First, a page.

A leading private sector business chamber will be holdings its annual ‘economic’ summit yet again this week. The event will provide Sri Lanka’s socialite businessmen yet another chance to be photographed with their fellow corporate buddies, and not-so-secret partners-in-crime; the politicians.
Of course, a dozen or so plenary sessions and speeches to further the capitalist agenda of monopoly, mercantilism, globalization, automation, unemployment, mindless consumerism, and austerity for the common folk will be on high display, along with the attendees’ designer suits, dresses and sarees, and would be made somewhat sweet for the digestion of the plebs by sprinkling a few words of corporate social responsibility on top.
Perhaps these hedonistic modern-day slave masters sincerely believe that giving back a few rupees in wages and donations after sucking out millions and piling on their private risks on the nation through their dealings with the rogues in Diyawannawa, would be fair. As always, they will politely clap at the end of each session, before taking up the whip and returning to their daily routine the following day.
This year, there will be one session on the ‘Greener Path’ and the sustainable development goals. While commendable, one has to wonder how far this discussion will go before the crowd starts murmuring about their donations during the floods and droughts, and their tree planting campaigns as adhering to the green principle. Charity is praiseworthy, but totally irrelevant to any company attempting to become sustainable.
Meanwhile, this weekend, Public Enterprise Development Minister Kabir Hashim gave a reminder of the true objective of economic management.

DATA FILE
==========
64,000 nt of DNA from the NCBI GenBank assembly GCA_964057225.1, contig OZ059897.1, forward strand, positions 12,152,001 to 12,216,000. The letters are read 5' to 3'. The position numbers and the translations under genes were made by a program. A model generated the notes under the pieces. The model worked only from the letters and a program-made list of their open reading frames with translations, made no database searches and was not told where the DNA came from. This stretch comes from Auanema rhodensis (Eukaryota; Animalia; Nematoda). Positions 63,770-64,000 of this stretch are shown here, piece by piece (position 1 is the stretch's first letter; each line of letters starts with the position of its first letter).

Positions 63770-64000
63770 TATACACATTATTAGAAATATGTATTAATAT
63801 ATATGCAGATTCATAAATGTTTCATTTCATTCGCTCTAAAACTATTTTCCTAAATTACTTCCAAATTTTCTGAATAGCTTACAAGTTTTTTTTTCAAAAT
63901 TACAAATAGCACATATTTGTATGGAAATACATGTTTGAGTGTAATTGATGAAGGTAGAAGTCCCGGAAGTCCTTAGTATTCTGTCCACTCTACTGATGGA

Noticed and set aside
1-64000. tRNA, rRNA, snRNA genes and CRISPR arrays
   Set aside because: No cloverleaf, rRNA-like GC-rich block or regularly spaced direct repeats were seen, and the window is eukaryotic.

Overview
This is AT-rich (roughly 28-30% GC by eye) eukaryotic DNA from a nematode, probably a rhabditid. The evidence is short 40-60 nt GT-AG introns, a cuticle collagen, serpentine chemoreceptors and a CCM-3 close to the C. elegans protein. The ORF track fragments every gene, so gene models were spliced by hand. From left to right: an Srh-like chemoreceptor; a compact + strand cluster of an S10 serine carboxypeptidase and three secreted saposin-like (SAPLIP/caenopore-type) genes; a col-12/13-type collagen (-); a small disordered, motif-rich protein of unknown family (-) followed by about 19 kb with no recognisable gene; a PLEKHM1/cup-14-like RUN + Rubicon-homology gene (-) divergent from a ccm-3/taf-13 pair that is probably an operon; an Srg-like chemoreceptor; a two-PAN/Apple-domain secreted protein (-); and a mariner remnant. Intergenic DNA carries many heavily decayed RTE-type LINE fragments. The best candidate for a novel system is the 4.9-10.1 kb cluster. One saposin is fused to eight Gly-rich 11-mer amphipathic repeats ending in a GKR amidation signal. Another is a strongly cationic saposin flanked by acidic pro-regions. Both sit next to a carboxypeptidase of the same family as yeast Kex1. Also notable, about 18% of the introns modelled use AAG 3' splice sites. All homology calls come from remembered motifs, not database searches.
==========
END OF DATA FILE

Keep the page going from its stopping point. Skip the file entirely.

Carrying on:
“We believe in the free market economy. We believe in the social market economy. We need to begin more equity, and that’s what we believe we need to do. We need to balance incomes, we need to bring down disparities, and give everybody an equal chance,” he said.
Those who believe in the free market tend to forget the rest of the explanation given by Adam Smith when advocating this system.
“Nor is it always the worse for the society that it was no part of it. By pursuing his own interest he frequently promotes that of the society more effectually than when he really intends to promote it,” Smith said.
This in itself explains that the free market system could cause distortions in the economy due to the selfish nature of economic agents. The social market economic model was introduced in order to create safeguards for the society stemming from the ill-effects of the free market.
"Why are they lobbying so hard for preferential trade agreements, which actually contribute to regression in the global trade nexus, by disrupting free trade flows and promoting inefficient utilization of resources?"
But even in Germany, where the social market economic policy is practised so fervently, the system has only managed to keep income inequality from degrading further, at an uneasy equilibrium, instead of reducing the gap.
Inequality is the greatest economic issue facing the world today. Even in Sri Lanka, it could be argued that except for the almost insurmountable debt problem, income inequality is the most acute economic problem. How far do these so called summits contribute towards this? These business chambers may argue that the lack of growth through exports is what holds the country back from paying back its debt and achieving greater prosperity, and that addressing this is also required for firms to pay their employees better.
This theory could almost hold water, since even Thomas Piketty says that increased growth reduces inequality - although the accumulation of wealth, especially among the top executives and capital owners grows faster and Piketty advocates taxing them heavily to account for the disparity.
Even IMF staff papers published in 2014 show that increased trade and globalization in today’s world has only served to uplift underserved segments from abject poverty into poverty, with very little progress beyond that.